Firefighters subdue deadly blaze at key oil facility in Cuba
A deadly fire that has consumed at least half of a large oil facility in western Cuba and threatened to worsen the island's energy crisis has been largely controlled after nearly five days, authorities said Wednesday.
Flames that recently consumed the fourth tank in the eight-tank facility in Matanzas were almost quelled, although the third tank remains on fire and surrounded by smoke, according to an unidentified Cuban firefighter.
Col. Daniel Chavez, second in command at Cuba's firefighting department, said the fire could keep burning for the next couple of days, but he did not expect it to spread further. He said the next step is to cool the area.
The blaze killed at least one person and injured 128 others, with 14 firefighters still reported missing and 20 people hospitalized. The fire also forced officials to evacuate more than 4,900 people and shut down a key thermoelectric plant after it ran out of water, raising concerns about a new round of blackouts in addition to the ones the government announced last week for Havana.
Arturo Lopez-Levy, a politics and international relations professor at Holy Names University in California, said the fire will complicate an already difficult scenario in Cuba.
“I think any realistic forecast would point to more blackouts and more difficulty in carrying out the minimum economic activity in the country,” he said.
Lopez-Levy also warned that it would be difficult “to lift up this country after this triple tragedy,” referring to the U.S. sanctions, the pandemic and now the fire.
Some Cubans worry the blaze could lead to more planned power outages as the government grapples with a fuel shortage.
“That gives way to more justification of blackouts that are going to occur,” said Pedro Pozo, a state worker.
Cuban President Miguel Diaz-Canel praised the work by local firefighters and special teams sent byt Mexico and Venezuela that employed boats, planes and helicopters to fight the blaze whose billowing, toxic smoke could be seen from the capital of Havana.
“(Tuesday) was a victory day, but we cannot be overconfident,” the president tweeted Wednesday as he warned about a possible switch in the wind direction. “Danger is lurking.”
The fire at the Matanzas Supertanker Base began Friday when lightning struck the key infrastructure, which operates an oil pipeline that receives Cuban crude oil that powers thermoelectric plants. It also serves as the unloading and transshipment center for imported crude oil, fuel oil and diesel.
The government has not provided an estimate of damages or said how much it has lost overall in key fuel supplies. The first tank was at 50% capacity and contained nearly 883,000 cubic feet (25,000 cubic metres) of fuel. The second tank was full.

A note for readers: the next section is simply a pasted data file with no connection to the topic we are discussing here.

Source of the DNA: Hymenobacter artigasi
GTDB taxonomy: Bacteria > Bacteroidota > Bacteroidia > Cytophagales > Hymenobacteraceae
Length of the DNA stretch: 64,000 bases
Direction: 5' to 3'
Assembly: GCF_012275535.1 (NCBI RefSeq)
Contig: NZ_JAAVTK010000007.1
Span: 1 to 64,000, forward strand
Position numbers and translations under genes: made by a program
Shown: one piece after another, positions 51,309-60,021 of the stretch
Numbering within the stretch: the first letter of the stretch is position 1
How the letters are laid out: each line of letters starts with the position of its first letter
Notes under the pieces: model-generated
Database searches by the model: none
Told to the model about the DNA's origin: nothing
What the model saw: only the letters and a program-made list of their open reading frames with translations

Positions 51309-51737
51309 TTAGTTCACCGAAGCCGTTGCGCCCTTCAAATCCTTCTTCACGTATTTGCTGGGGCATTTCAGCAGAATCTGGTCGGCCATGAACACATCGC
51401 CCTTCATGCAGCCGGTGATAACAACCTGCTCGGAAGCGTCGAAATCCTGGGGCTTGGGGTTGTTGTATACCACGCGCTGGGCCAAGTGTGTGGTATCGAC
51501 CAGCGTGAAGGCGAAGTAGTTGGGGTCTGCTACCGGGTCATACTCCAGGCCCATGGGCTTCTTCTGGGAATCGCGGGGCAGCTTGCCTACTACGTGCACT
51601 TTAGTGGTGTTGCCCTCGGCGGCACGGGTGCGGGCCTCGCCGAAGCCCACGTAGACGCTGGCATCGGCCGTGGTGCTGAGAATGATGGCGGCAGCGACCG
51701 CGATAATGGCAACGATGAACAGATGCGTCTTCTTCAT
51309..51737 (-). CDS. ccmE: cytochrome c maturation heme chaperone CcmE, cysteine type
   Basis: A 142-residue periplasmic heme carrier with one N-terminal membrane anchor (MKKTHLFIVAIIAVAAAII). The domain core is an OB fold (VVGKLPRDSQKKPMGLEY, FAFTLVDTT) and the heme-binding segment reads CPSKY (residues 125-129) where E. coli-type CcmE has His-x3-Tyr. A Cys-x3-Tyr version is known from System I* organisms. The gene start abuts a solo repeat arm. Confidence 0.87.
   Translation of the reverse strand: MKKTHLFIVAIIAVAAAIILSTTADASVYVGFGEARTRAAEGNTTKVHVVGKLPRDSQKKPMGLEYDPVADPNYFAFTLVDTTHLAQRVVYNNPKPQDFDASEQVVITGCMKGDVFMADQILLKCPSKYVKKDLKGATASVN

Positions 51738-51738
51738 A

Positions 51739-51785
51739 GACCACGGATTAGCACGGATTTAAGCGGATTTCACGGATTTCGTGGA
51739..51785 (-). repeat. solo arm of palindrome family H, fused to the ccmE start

Along with a high inflation rate, Canadians are also contending with a loonie that's dropping in value. Personal finance columnist Christopher Liew explains the impact this will have on your personal finances, and tips to make your money go further.
Canadian shoppers are spending more at the grocery store, but bananas, tofu and flour remain affordable despite inflation.
Amid soaring prices at grocery stores, a new survey has found that 24 per cent of Canadians have had to cut back on the amount of food they were buying.
Tipping fatigue is hitting consumers as requests for gratuities increase and spread to new businesses amid the rise of automated payment machines and preset tip suggestions.
A new study shows Canadians are charging slightly less to their primary credit cards than they did a year ago as inflation remains high and buy now, pay later services grow more prominent.
A new study has found that the pandemic provided Canadians the opportunity to rethink their financial goals, with many moving, switching careers and planning to travel.
The average cost of tuition hit $6,693 for the 2021/2022 year, according to StatCan, and more students are scrambling for ways to afford the increased cost. Contributor Christoper Liew breaks down some of the best-paying jobs that provide an excellent opportunity for post-secondary students to earn a side income.
Statistics Canada says the amount Canadians owe relative to their income moved higher in the second quarter as the level of debt grew faster than their earnings.